The second one is — regardless of how you feel about it socially or religiously — marijuana is here to stay. I’m not directly involved in this industry because I do federal law and federal IP law, but there’s a tremendous amount of influx of Canadian capital coming into the area, purchasing some of these (area companies). You look at some of the people that hold some of the licenses here and they’re all very well-respected in the community. But I think that that growth potential is just starting to get touched. I’ll be interested to see how the new marijuana commission that handles the dispensary licenses and the grow licenses helps shepherd this industry because, without a doubt, it’s a big growth industry for this state. I think that it provided a lot of opportunities and, hopefully, not only do you see the growth in the money come in, but it’d be great if you start getting some bio-tech jobs that talk about different strains or different varieties, stuff like that, that you can really expand upon these high-level jobs.
And then the last is a personal client of mine, Blockchains. They’re doing some really exciting stuff out in the desert; it’s a really cool concept. And when you think about … kind of like we talked about earlier, younger people are changing the way we think about things. For me, it’s ‘What if everything’s done on cryptocurrency so everything’s protected?’ To just think in the last 25 years how we’ve gone from writing checks out for the exact amount to where now everything can be done on a crypto that’s incredibly safe, incredibly effective, difficult, if not impossible — depending on what you read — to crack, they’re offering a lot of exciting new potential in just a massive growth industry. Fingers-crossed, they knock it out of the park. They have really strong leadership, so I think they will. It provides a tremendous opportunity to the region.
Q: Where do you see the greater Reno-Sparks region in five years?
Steven Caloiaro: Five years … that’s a really interesting question. So much has changed in the three years I was gone to law school. You see new restaurants popping up, you see new bars, new shops. I think you’ll probably see a lot of the same thing. I think that, personally, I like the idea of some of the newer projects that are looking to come into downtown; I think getting some of the infill in downtown. I think that there still needs to be work done with the low-income housing with some of the homeless population. But I do think the downtown offers a tremendous untapped growth potential for people to really seize on some of the space available and the property available to fill in that influx of downtown so we don’t have such an urban sprawl.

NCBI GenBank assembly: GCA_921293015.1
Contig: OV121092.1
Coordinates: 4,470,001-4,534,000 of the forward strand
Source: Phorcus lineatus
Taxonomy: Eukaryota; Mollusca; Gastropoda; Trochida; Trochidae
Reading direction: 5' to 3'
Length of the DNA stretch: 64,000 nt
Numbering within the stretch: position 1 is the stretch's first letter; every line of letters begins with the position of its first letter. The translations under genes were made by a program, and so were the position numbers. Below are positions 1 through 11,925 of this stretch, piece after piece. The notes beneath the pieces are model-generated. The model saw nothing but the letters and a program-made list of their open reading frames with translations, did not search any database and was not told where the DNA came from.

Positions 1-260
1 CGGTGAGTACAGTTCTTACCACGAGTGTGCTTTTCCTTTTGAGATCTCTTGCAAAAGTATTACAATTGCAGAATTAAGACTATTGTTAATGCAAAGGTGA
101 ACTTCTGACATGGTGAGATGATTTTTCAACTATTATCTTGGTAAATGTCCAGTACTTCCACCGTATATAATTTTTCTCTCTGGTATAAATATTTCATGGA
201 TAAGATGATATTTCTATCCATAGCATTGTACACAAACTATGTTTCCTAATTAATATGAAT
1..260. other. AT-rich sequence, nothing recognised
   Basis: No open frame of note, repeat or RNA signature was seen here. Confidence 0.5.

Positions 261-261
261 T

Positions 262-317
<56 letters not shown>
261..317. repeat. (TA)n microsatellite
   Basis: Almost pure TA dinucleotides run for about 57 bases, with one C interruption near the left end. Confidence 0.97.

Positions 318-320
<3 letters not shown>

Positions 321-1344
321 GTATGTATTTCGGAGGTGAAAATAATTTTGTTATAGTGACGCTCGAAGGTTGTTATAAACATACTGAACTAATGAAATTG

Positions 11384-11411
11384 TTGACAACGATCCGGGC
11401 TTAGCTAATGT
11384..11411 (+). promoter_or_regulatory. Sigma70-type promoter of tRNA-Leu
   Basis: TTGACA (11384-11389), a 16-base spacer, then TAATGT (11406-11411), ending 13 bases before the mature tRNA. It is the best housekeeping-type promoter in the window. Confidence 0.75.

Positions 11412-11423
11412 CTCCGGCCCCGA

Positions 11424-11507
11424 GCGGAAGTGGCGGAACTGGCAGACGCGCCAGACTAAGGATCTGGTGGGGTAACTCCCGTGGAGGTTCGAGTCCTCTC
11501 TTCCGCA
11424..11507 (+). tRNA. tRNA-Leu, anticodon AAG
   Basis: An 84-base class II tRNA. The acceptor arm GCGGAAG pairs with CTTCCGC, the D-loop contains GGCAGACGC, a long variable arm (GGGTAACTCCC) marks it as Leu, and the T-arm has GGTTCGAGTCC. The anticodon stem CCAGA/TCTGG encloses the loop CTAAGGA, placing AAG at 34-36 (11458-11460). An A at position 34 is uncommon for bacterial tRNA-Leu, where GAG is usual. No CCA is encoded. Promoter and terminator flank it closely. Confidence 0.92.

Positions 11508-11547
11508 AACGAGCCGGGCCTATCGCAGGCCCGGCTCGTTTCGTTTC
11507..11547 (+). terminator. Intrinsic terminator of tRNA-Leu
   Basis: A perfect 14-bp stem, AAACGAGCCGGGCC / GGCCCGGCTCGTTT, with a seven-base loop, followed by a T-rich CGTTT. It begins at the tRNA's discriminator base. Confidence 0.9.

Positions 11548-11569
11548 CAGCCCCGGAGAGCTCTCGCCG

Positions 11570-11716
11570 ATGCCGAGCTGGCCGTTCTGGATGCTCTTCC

I see growth in the some of the sectors we’ve mentioned. I think the university (of Nevada, Reno) is doing an outstanding job of really bringing in high-quality students, many of which stay in the area and contribute to the local economy. And obviously the housing market is really strong, too. Overall, I think we’ll see a lot of what we’ve seen in the last two-three years.
Q: If you could change one thing for the better about your community, what would it be?
Steven Caloiaro: I touched on it a little bit earlier, but I think the mental health and homeless population. I should say, first, there are some incredible nonprofits really working hard in that area. The Eddy House is an amazing resource and I don’t think people realize what an amazing job they’re doing. I think, generally, creating more of a long-term solution to not only get these people the help they need but eventually get them off the streets. It’s a simple thing to say ‘Listen, let’s get rid of the homeless.’ But I think it’s more, let’s get rid of the underlining root, whether that be substance abuse, whether that be mental health. Trying to find a way and a plan to really create more opportunity for these people to get back on their feet, so they’re not the people struggling.
So that’s the number one thing: to find a long-term solution to the mental health and homeless population in downtown Reno.
Editor’s Note: This interview has been edited and condensed for clarity.
Construction could begin next year and require about 500 to 600 workers, with a permanent workforce starting at 150 to 200 people with potential to expand.